Tuesday Hatred: Multiply Subtitled
Repeated disappointment of fine hopes: I got an unpleasant email in the email this morning—it disappointed my fine hopes, leading to bitterness—also to hatred.
The odds are good and the goods are normal: You see this shit?
Ultimately, Chicago was her first choice. She says the university is becoming “normal,” more career oriented. She liked the maroon scarf it sent her. She also liked its declining admissions rate. In 2004, Chicago accepted 40 percent of its applicants, compared with 18 percent this year. “I wouldn’t have applied a few years ago — I would have felt overqualified,” says Ms. Lozinski, who had an A average in high school and scored a 2370 (out of 2400) on the SAT. “A college’s admissions rate says something about the quality of students who go there and the prestige of it.”
It’s not—just so you understand—Ms. Lozinski, but rather the school which she attends: why, pray, are such expansionary policies in place here? What was wrong with having a small enrollment and a high admissions rate? U.S. News looked down its nose at you? Fuck U.S. News. (The model here is Reed, which has the integrity not even to participate in the rankings.) Becoming more “normal”? It makes me wish that, in the past, I had given enormous sums to my alma mater, just so I could now, in outrage, stop doing so.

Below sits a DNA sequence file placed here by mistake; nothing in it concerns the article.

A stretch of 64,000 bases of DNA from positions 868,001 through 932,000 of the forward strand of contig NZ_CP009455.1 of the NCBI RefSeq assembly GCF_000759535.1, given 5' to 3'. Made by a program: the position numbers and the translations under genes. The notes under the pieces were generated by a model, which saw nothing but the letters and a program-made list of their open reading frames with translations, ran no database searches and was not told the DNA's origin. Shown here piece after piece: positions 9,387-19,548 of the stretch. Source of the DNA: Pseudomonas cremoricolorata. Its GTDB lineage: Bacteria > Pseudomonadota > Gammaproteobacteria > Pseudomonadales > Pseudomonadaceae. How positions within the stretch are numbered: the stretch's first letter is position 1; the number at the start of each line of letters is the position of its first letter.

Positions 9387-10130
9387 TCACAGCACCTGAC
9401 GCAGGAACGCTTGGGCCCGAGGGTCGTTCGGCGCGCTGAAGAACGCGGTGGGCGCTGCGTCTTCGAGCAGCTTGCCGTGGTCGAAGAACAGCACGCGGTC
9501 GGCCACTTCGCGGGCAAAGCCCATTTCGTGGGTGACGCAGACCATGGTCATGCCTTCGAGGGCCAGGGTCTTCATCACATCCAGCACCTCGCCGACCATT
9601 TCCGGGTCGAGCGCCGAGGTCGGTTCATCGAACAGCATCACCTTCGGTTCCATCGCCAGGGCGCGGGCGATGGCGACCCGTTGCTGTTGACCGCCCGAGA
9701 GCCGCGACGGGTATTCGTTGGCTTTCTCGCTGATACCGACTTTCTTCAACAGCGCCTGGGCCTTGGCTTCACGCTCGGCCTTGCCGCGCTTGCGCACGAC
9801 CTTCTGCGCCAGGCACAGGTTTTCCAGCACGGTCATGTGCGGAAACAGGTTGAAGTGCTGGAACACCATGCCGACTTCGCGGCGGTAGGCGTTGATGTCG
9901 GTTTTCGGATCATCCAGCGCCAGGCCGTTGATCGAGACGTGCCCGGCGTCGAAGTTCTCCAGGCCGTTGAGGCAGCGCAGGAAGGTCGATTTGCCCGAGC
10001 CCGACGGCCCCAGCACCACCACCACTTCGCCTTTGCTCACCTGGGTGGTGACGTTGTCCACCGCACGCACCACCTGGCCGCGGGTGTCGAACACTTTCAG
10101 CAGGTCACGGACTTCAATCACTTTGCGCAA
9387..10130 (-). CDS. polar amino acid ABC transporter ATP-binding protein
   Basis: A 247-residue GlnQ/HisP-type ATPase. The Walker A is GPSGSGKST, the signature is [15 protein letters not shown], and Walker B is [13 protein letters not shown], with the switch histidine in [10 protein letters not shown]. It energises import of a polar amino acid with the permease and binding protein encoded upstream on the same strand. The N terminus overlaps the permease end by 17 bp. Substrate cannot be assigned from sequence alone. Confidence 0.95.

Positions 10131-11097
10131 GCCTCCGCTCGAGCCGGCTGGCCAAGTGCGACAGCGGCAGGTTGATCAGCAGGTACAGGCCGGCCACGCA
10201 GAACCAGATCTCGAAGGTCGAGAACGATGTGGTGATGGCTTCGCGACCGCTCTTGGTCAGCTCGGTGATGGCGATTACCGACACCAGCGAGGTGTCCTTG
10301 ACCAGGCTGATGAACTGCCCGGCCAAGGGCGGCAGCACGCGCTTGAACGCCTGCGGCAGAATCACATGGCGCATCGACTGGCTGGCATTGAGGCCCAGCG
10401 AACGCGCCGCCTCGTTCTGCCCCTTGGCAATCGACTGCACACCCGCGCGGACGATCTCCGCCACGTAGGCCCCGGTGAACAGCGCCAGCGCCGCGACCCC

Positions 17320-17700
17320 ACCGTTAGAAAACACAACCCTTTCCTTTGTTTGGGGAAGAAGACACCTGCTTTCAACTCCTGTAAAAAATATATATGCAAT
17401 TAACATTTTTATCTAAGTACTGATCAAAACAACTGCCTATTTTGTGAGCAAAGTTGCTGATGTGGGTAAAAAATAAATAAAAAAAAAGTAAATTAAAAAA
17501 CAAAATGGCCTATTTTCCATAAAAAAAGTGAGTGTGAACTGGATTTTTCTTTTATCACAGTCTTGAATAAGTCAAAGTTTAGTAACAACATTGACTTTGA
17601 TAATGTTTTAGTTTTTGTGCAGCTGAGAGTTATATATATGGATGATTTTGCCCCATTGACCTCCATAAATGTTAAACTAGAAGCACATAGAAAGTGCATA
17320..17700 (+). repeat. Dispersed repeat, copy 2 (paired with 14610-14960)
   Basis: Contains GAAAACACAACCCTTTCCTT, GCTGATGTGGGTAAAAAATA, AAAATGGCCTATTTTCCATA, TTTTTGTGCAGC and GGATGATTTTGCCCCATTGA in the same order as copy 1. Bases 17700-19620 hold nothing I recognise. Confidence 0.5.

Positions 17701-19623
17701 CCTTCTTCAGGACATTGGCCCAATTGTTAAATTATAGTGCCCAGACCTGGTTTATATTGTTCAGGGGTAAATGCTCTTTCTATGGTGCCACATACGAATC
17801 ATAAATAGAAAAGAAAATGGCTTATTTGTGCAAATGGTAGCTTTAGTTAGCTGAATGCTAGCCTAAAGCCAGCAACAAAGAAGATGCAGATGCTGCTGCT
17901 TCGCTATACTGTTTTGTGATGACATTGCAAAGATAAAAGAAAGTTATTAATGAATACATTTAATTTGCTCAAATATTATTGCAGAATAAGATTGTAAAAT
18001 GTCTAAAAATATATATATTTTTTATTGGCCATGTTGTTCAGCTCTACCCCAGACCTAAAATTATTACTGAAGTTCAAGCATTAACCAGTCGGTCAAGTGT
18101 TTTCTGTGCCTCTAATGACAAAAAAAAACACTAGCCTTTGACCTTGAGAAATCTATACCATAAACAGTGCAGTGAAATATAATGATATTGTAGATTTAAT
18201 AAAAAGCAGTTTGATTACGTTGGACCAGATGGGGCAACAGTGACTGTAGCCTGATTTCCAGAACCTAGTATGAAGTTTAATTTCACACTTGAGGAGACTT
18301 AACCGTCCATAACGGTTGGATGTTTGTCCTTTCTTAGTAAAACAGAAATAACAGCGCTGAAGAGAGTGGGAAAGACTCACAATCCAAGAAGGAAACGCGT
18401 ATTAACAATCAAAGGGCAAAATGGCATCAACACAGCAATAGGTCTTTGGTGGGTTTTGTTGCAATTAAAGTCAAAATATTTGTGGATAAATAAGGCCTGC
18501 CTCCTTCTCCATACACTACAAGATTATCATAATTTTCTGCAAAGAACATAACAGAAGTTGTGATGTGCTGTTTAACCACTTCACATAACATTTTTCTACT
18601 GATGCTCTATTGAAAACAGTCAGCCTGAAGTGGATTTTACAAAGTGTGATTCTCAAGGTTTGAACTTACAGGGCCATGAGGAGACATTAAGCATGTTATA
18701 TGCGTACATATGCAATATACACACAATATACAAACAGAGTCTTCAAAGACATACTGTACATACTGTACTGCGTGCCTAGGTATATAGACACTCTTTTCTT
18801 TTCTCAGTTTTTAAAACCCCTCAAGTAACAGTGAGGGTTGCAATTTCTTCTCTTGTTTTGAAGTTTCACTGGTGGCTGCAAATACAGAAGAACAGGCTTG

It even, and here I am aware that I should tread carefully and come close to contradicting myself, somewhat bothers me that the U of C should become more career-oriented. This is obviously touchy since, while I definitely think that liberal/humanistic education ought not be subservient to job needs and that one ought to have some time to learn and pursue one’s interests outside of the marketplace (and god knows that in America one isn’t likely to have such time once in the workforce), I certainly don’t think that such education and pursuits should simply become the preserve of those who are well enough off, in one way or the other, that they can afford to do whatever for several years and not worry about the future. Ideally some of the bad effects could be neutralized by (a) significantly cheaper (even free!) tertiary education; (b) more training on the job; (c) vocational training or certification outside of the context of expensive, time-consuming colleges and universities set up primarily for a particular kind of curriculum and student body; (d) less credentialism generally (one hears “what are you going to do with that?” asked of the pursuers of certain types of degrees, even though many jobs, even white-collar jobs, aren’t done with one’s undergraduate degree at all in any meaningful sense); and (e) a whole bunch of other stuff that won’t happen. Since such things won’t happen it seems churlish, or worse, to hate the increasing career-orientation of the U of C, but, you know, there’s something nice about a community of Luftmenschen.
Related to the first: I hate this fucking headache. I also hate how few jobs I’ve applied to—oughtn’t I have applied to more? I was talking to a fellow today who applied to well over twice or thrice as many. I wonder where he found out about them. JFP? But surely not. Perhaps he’s just more confident. Ahhhhhh, fuck it.
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